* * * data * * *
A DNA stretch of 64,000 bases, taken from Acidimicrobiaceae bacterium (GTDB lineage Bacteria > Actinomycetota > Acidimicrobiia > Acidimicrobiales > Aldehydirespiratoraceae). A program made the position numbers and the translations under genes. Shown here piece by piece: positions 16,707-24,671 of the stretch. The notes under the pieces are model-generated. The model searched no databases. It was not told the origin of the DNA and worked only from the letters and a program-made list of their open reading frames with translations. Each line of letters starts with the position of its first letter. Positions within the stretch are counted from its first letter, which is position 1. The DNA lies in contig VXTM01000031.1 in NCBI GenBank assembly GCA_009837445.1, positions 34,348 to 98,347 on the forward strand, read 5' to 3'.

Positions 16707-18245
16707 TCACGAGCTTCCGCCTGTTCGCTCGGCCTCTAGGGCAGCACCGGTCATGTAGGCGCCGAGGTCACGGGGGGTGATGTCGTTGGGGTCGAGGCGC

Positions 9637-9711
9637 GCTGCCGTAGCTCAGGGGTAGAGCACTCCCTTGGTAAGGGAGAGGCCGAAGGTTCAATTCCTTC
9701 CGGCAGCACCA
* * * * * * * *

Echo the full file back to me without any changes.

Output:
A DNA stretch of 64,000 bases, taken from Acidimicrobiaceae bacterium (GTDB lineage Bacteria > Actinomycetota > Acidimicrobiia > Acidimicrobiales > Aldehydirespiratoraceae). A program made the position numbers and the translations under genes. Shown here piece by piece: positions 16,707-24,671 of the stretch. The notes under the pieces are model-generated. The model searched no databases. It was not told the origin of the DNA and worked only from the letters and a program-made list of their open reading frames with translations. Each line of letters starts with the position of its first letter. Positions within the stretch are counted from its first letter, which is position 1. The DNA lies in contig VXTM01000031.1 in NCBI GenBank assembly GCA_009837445.1, positions 34,348 to 98,347 on the forward strand, read 5' to 3'.

Positions 16707-18245
16707 TCACGAGCTTCCGCCTGTTCGCTCGGCCTCTAGGGCAGCACCGGTCATGTAGGCGCCGAGGTCACGGGGGGTGATGTCGTTGGGGTCGAGGCGC

Positions 9637-9711
9637 GCTGCCGTAGCTCAGGGGTAGAGCACTCCCTTGGTAAGGGAGAGGCCGAAGGTTCAATTCCTTC
9701 CGGCAGCACCA